It’s a wonderful scene, which stands out in an otherwise surprisingly dark film that bills itself as a romantic comedy. Both Bud and Fran are beaten down by the world. He’s a lonely bottom-rung worker in an office that is a triumph of capitalist indifference, with rows and rows of identical desks under chilly lights. She’s resigned to always being treated badly by powerful men. However, Bud’s inspired improvisation with the tennis racket seems to sum up something of the film’s hopeful celebration of two fundamentally kind people finding one another; there’s something so warm, uplifting and human about his lack of conformity in a cold, ruthless world.

Panasonic RC-6025
Clock Radio

Groundhog Day (1993), Directed by Harold Ramis

Nominated by Tom Wilson

Head of Collections at the Design Museum, London

© Columbia Pictures

On 2 February, Phil Connors (Bill Murray) wakes up only to realise that it’s Groundhog Day all over again. And how does he know? Because, without fail, he’s woken at precisely 6 a.m. by a Panasonic RC-6025 clock radio playing ‘I Got You Babe’ by Sonny and Cher, followed by a pair of radio announcers who always say:

RADIO ANNOUNCERS: Okay, campers, rise and shine!

As the film progresses, the clock radio becomes a relentlessly cheerful siren that endlessly reminds Phil of his failure to escape his personal purgatory. The sense of Phil’s existential nightmare is emphasised by director Harold Ramis’ close-ups of the split-flap display; at one point he makes the numbers look huge, flipping over in slow-motion with a huge, reverberating thud.

It’s perhaps not a coincidence that Ramis chose the flip clock as Phil’s tormentor. Invented by Italian self-taught engineer Remigio Solari in 1956, the split-flap information system became an industry standard in rail and air terminals worldwide, displaying arrival and departure times with unerring precision. It’s hard to imagine a more potent symbol of regimented time. Maybe that’s why we cheer Phil on as he finds increasingly brutal ways of destroying the clock radio – because we all, too, fear being trapped in our day-to-day existence.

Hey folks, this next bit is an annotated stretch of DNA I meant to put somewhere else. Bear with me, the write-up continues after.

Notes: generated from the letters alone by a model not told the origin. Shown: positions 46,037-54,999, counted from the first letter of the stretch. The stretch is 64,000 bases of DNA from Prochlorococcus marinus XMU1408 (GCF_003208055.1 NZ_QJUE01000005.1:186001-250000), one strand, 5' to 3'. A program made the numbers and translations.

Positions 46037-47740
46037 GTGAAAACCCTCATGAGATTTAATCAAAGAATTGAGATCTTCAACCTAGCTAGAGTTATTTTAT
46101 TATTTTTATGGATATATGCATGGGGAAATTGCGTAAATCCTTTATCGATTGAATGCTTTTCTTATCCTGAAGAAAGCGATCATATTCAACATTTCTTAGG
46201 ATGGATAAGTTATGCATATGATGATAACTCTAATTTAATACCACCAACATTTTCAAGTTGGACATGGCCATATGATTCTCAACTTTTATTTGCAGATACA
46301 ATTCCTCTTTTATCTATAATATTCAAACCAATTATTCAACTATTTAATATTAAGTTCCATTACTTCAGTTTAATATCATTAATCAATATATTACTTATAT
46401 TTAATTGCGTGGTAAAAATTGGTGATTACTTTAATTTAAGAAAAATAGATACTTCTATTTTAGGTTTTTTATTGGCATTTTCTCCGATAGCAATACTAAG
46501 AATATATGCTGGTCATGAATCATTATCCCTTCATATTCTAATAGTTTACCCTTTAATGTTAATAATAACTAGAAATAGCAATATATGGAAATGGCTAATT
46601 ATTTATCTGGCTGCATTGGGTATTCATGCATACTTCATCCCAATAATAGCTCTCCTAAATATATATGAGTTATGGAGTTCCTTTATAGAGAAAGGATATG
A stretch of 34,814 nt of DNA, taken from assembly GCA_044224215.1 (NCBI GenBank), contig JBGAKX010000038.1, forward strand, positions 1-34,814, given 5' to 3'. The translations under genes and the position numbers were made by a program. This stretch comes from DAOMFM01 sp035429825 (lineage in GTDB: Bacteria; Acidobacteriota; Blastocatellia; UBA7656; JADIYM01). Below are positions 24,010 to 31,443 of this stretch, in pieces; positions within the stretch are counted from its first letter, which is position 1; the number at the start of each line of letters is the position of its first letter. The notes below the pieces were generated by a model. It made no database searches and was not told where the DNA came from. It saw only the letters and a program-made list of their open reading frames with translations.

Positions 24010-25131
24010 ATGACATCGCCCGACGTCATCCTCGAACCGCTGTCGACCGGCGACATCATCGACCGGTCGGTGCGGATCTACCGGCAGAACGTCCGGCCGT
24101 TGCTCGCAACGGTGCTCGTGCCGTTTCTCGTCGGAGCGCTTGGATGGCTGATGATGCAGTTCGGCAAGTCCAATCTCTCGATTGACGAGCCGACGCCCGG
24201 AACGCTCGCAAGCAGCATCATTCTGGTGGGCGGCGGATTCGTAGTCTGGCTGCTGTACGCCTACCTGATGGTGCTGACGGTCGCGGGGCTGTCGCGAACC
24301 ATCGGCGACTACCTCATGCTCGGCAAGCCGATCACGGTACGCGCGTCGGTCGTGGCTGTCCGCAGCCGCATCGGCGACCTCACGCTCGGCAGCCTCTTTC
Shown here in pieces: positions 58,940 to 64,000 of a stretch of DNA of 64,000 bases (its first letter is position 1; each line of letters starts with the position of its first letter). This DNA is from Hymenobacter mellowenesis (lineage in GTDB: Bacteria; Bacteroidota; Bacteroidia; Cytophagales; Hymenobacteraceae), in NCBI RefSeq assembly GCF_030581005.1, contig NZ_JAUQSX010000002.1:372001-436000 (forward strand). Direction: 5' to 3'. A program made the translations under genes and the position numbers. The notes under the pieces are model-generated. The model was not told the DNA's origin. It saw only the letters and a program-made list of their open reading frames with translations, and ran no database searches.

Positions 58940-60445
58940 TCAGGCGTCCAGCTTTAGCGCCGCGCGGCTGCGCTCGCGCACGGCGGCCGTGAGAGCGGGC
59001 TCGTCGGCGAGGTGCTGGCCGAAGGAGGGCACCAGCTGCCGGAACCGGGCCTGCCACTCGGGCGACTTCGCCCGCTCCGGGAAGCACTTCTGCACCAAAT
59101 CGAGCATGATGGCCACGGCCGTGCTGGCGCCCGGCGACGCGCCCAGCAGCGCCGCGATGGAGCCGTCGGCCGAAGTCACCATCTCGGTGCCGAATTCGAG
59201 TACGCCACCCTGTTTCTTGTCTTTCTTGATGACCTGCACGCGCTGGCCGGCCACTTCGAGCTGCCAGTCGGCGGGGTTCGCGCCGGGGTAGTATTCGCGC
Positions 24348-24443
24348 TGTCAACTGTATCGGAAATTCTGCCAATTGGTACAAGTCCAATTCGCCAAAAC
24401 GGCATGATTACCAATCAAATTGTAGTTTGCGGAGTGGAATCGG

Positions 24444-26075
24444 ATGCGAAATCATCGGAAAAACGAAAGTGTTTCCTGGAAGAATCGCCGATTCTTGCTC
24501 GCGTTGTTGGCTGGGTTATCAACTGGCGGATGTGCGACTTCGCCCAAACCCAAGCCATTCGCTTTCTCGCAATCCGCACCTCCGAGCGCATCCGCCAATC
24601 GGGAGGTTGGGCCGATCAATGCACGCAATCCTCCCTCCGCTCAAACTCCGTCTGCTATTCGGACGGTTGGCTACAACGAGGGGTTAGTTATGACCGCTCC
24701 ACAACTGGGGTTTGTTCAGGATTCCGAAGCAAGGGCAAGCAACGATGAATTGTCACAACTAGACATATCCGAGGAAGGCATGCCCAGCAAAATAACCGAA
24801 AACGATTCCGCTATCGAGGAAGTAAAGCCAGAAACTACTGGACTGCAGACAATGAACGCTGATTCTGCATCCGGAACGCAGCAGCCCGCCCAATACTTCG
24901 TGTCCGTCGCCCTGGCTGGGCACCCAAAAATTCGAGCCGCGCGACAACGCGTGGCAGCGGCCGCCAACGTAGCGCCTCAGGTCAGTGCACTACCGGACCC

Calvin Klein

Back To The Future (1985), Directed by Robert Zemeckis

Nominated by Tom Wilson

Head of Collections at the Design Museum, London

© Universal Pictures

One of the funniest moments in Back to the Future comes when an unconscious Marty McFly (Michael J. Fox) ends up in his teenage mother’s bedroom in 1955. When he wakes up, she calls him Calvin, much to his confusion:

Marty: Calvin? Wh… Why do you keep calling me Calvin?

Lorraine: Well, that’s your name, isn’t it? Calvin Klein? It’s written all over your underwear.

Lorraine’s response is funny not because it’s wrong, but because it’s so perfectly reasonable. It’s such a well-judged observation that there’s no easy way for Marty to explain. Why else would he have another man’s name on his underwear?

It is this gentle cultural dissonance that makes Back to the Future so enjoyable to watch. Much of the film’s humour comes from the observed differences between 1955 and 1985, such as Marty’s futile attempts to order sugar-free Pepsi, or the bewilderment of the Hill Valley residents as he tries to teach them rock ‘n’ roll. Essentially, Back to the Future reminds us that culture – of which objects and brands play an important part – lies at the heart of how we relate to one another. Almost as if to demonstrate this, the film-makers tailored Lorraine’s line for different cultural regions. In the film’s Spanish-language version, Marty’s alias is Levi Strauss. In French, he goes by Pierre Cardin. In each case, the joke still works, because the real absurdity lies in the way in which Marty’s generation (and, by extension, the film-watching audience) places such importance on brand names.